First, watch how a person flies before asking him to help. Is he watchful of others? Can he fly well, but safely? Does he seem to follow the rules of the field? Spend some time picking the right person to ask.
Having eliminated any obvious problems, your instructor will be ready to fly the RC plane. Just stand back and enjoy the sense of elation as your instructor puts the model through its paces. Do not worry if you see him making adjustments on the transmitter trims during this flight. Very few brand-new flying RC plane models will take off and fly absolutely straight and level without some slight adjustments here and there. After a few circuits, the instructor will probably be ready to bring the model in for its first landing. This can be one of the most critical moments for an untried model, as no one can know exactly how it is going to handle on its first landing approach. Having said that, unless they are dramatically out of trim or overweight, most trainers are relatively simple to land and the event should pass without incident.
In the old days, the RC instructor and student passed the control transmitter back and forth while the plane was flying. For obvious reasons, crashes were quite common. But now the standard training method is to use a “buddy cord”. The buddy cord is an accessory that allows the instructor to connect his transmitter to the student’s transmitter. As long as the instructor pushes the “instruct” button on his transmitter, the student has control of the plane. When the instructor releases the button, control is immediately transferred to the instructor’s transmitter. Using this system it is very rare for a plane to crash during “new pilot” training.
Your instructor may want to give the model several test flights before he is ready to hand over the transmitter to you. Be patient! There are very good reasons for this approach. Your instructor will want to be, absolutely certain that you have the best opportunity to control the model effectively once you take over. If he is struggling to control the model, then you more than likely will also struggle; that is the last thing you need when you are learning. If this is the sum total of achievement during this first visit to the flying field, you will have had a successful day. The model is proven, your instructor is satisfied with its flight characteristics and you go home with your airplane intact. Your patience will be rewarded with the opportunity of your first hands-on experience the next time out. Also, you will have had an opportunity to discuss the model’s handling traits with your instructor. If you take with you a notepad and pen you can write down any important points to remember.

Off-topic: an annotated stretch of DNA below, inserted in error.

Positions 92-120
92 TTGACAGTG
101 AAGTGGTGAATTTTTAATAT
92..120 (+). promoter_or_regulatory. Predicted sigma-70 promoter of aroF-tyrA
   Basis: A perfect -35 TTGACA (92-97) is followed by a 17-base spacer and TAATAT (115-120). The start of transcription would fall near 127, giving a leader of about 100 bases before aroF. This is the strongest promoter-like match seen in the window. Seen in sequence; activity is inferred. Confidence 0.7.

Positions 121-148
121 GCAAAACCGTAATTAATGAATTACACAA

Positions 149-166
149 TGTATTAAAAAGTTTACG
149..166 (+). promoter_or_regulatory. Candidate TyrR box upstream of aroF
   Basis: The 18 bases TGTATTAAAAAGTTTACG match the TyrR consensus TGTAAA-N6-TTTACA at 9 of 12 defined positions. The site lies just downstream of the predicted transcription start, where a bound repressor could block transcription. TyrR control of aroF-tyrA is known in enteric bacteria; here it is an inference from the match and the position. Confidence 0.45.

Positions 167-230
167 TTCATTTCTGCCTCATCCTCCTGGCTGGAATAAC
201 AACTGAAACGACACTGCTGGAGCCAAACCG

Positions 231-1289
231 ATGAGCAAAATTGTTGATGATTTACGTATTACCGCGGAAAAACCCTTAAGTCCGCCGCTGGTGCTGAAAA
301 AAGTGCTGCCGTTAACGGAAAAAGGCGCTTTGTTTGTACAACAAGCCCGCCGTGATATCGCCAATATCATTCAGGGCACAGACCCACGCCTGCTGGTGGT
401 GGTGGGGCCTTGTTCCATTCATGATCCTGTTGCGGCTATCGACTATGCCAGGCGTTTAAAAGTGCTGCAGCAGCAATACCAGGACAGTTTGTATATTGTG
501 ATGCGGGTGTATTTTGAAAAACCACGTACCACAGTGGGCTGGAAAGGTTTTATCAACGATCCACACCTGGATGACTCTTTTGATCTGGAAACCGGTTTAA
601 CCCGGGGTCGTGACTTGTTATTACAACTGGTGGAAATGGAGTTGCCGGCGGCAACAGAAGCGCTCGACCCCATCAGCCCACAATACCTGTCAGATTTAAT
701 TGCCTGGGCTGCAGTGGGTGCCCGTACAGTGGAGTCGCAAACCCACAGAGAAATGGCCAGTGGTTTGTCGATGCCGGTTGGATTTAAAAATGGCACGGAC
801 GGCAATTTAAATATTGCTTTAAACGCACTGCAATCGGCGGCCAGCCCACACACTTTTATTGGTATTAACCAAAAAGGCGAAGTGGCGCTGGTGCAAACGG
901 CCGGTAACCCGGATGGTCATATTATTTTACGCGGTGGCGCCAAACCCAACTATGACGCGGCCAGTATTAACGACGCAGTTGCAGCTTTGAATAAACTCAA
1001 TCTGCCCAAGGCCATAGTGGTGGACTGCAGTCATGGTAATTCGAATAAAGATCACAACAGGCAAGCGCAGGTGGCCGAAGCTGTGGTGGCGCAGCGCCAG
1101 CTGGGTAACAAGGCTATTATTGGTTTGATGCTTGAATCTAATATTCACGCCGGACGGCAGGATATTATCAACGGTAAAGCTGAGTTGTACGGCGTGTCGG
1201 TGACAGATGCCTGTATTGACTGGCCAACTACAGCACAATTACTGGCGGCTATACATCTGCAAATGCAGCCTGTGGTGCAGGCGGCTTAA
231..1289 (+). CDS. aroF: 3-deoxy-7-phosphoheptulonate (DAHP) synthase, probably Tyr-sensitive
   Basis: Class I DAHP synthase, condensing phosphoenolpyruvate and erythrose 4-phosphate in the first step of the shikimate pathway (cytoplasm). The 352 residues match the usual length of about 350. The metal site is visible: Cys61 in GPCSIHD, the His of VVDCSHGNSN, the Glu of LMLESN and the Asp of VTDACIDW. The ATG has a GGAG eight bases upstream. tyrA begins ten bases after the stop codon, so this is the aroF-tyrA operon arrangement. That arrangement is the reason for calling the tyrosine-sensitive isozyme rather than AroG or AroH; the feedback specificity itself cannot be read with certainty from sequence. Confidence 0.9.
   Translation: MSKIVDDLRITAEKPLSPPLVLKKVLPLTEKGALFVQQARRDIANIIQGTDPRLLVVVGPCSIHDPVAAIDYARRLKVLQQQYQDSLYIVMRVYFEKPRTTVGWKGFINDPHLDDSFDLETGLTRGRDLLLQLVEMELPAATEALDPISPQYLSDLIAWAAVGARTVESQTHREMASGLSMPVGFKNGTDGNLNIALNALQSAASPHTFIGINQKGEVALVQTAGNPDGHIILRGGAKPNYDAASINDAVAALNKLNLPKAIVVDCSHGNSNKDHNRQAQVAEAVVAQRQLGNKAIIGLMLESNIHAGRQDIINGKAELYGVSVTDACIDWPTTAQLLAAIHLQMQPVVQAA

Once the scale model aircraft is back in the pits area, the motor stopped, receiver and transmitter switched off, you can stand back and congratulate yourself on a job well done. Do not forget to think of your instructor for his expert handling of your model. Now you know that it flies, there is nothing to stop you from becoming a successful model aircraft pilot. This is the point at which your instructor will go through a “postmortem” of the flight and will show you how to make any changes to the linkages that may be necessary to incorporate the trim changes made during the flight. This means that the next time the model takes to the air, all the trim levers (apart from the throttle trim) on your transmitter should be centralized, with the model flying “hands-off” in the straight and level attitude. It should be possible to set your model flying straight and level into the wind, let go of the transmitter sticks, and, providing the wind conditions are reasonably light and smooth, expect it to fly exactly as it has been set.
Whether your first hand-on experience occurs on the same day as your test flights or not, it will certainly be a memorable event for you. Although you are likely to have control for only a few minutes during this first flight, savor it; it is a special occasion and you will feel a sense of pride and elation. You will probably be very nervous, too, and may give your instructor a few moments of trepidation. Try not to panic – your instructor is right there at your side, ready to take over if you get yourself into a situation from which you cannot recover. Try to remember that control inputs from the transmitter need not be excessive. Over-controlling will lead to problem situations, whereas gentle control movements will create wide, smoother maneuvers that will give you time to think about your next control input. Your instructor will be talking to you all the time, giving you advice on how to get the model to fly in a controlled manner and to be where you want it to be.